34. Jay_The_Nomad

    Jay_The_Nomad Professional

    Joined:
    Feb 7, 2009
    Messages:
    971
    Actually witness testimony can be circumstantial. I am not following this case closely, but from what I recall, none of the witnesses ever out rightly said they saw doctor so and so inject this into armstrong's arm. If the witnesses are simply connecting the dots, then it is circumstantial.

    And in fact, none of us really know what the witnesses said and for that matter who they actually are.

    As for doping evidence, science is very much all about interpretation of data, particularly for borderline result cases.

    As I said, there is no concrete evidence damning Armstrong. And I think that the USADA needs a whole lot more than just connecting the dots before it is justifiable for them to strip armstrong of his titles.

    It is true that the surrounding circumstance looks quite bad on Armstrong...dirty team mates, dirty team doctors, miraculous post cancer performance, dirty sport, Armstrong now arguably trying to cut his losses etc. But if it's so difficult to nail him using cold hard scientific lab tests even with all the recent advancements in anti doping tech, then maybe the guy deserves having the benefit of doubt?


     
    Last edited: Aug 25, 2012
  35. NamRanger

    NamRanger G.O.A.T.

    Joined:
    Oct 19, 2005
    Messages:
    13,916


    And in a criminal case the defense routinely discredits witnesses that cut deals with the District Attorney, particularly criminals who may outright lie to save their own asses. This is such a case; the USADA could have easily cut a deal with a large portion of the witnesses. To believe so would be utterly naive.

    Good job ignoring the fact that a well known scientist that works in the anti-doping agency backs Armstrong's claim that that "retest" of his 1999 Tour De France was absolutely bogus in all sorts of ways.
     
  36. TomT

    TomT Hall of Fame

    Joined:
    Jun 20, 2012
    Messages:
    1,954
    Location:
    Fort Lauderdale, FL
    I didn't say that I think using PEDs is good. I did say in a previous post that I wish all sports were drug free. I've never used them, and certainly don't advocate their use. Unfortunately the norm in some sports is to use PEDs.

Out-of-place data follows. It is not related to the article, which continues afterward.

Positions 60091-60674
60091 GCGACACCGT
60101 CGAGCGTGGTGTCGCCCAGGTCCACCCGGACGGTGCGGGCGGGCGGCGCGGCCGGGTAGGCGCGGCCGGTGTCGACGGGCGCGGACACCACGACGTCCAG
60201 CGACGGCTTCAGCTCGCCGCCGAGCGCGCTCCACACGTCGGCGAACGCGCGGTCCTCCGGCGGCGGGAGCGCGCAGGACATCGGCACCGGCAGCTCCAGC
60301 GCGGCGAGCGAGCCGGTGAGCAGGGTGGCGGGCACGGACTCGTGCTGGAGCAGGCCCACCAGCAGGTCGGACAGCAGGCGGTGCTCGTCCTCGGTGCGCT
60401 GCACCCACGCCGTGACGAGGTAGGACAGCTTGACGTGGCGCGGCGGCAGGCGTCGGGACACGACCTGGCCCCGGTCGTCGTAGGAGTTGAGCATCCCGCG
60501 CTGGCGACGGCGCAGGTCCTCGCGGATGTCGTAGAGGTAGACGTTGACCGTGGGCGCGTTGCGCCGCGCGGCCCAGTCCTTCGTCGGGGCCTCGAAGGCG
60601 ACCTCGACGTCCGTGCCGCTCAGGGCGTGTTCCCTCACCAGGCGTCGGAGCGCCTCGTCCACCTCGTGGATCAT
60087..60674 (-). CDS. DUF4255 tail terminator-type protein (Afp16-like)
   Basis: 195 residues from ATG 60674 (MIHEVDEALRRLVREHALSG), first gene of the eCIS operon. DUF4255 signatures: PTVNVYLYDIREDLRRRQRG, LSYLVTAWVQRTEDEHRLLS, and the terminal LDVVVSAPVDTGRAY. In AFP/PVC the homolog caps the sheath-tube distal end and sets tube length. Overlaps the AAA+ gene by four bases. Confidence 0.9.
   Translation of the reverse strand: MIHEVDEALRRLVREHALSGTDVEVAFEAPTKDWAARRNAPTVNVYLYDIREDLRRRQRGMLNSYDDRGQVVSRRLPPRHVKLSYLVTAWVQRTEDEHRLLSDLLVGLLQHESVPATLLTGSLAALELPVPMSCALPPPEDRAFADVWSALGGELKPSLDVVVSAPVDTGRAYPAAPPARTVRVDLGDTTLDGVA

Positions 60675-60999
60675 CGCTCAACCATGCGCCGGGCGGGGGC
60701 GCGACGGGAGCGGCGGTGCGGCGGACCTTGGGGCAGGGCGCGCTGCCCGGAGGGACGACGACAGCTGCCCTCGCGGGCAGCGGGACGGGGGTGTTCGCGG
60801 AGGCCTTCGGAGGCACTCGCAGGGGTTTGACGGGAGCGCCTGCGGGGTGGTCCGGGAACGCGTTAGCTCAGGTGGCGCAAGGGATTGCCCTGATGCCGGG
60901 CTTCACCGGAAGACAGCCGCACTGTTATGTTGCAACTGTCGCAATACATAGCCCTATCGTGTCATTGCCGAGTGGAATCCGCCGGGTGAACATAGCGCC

Oh please. :rolleyes: There are two currently active lengthy threads on this in these forums, hundreds of articles and websites on the internet dealing with the rampant use of PEDs at all levels of sports. Documentaries on YouTube.

    The point isn't whether PED use is against the rules, or whether it's potentially quite harmful. Of course it is.

    The point is that labeling Armstrong a cheater for using PEDs in a sport in which PED use is the norm is a mischaracterization. People who use them in sports where it's prohibited but nevertheless a de facto standard are, strictly speaking, rule breakers, and I agree that what they're doing is wrong in many ways. But it isn't cheating in the sense that cheating refers to behaviors which confer an unfair competitive advantage.

    I've never been pulled over for speeding. Anyway, your remark is a sort of non sequitur, don't you think?
     
  37. Sentinel

    Sentinel Bionic Poster

    Joined:
    Jan 21, 2008
    Messages:
    31,263
    Location:
    Somewhere under the weather ;)
    You mean like time violations in tennis :):twisted: ??
     
  38. Bartelby

    Bartelby G.O.A.T.

    Joined:
    Nov 14, 2005
    Messages:
    12,965
    Norm can mean normal, but it also means ideal and ideals are usually found in rules which declare the values and norms that rule the sport.

    Doping is violating a norm or behavioural expectation.



     
  39. Bartelby

    Bartelby G.O.A.T.

    Joined:
    Nov 14, 2005
    Messages:
    12,965
    It certainly seems the most policed sport in existence from what I've read and you can't police what you can't detect.



     
  40. TomT

    TomT Hall of Fame

    Joined:
    Jun 20, 2012
    Messages:
    1,954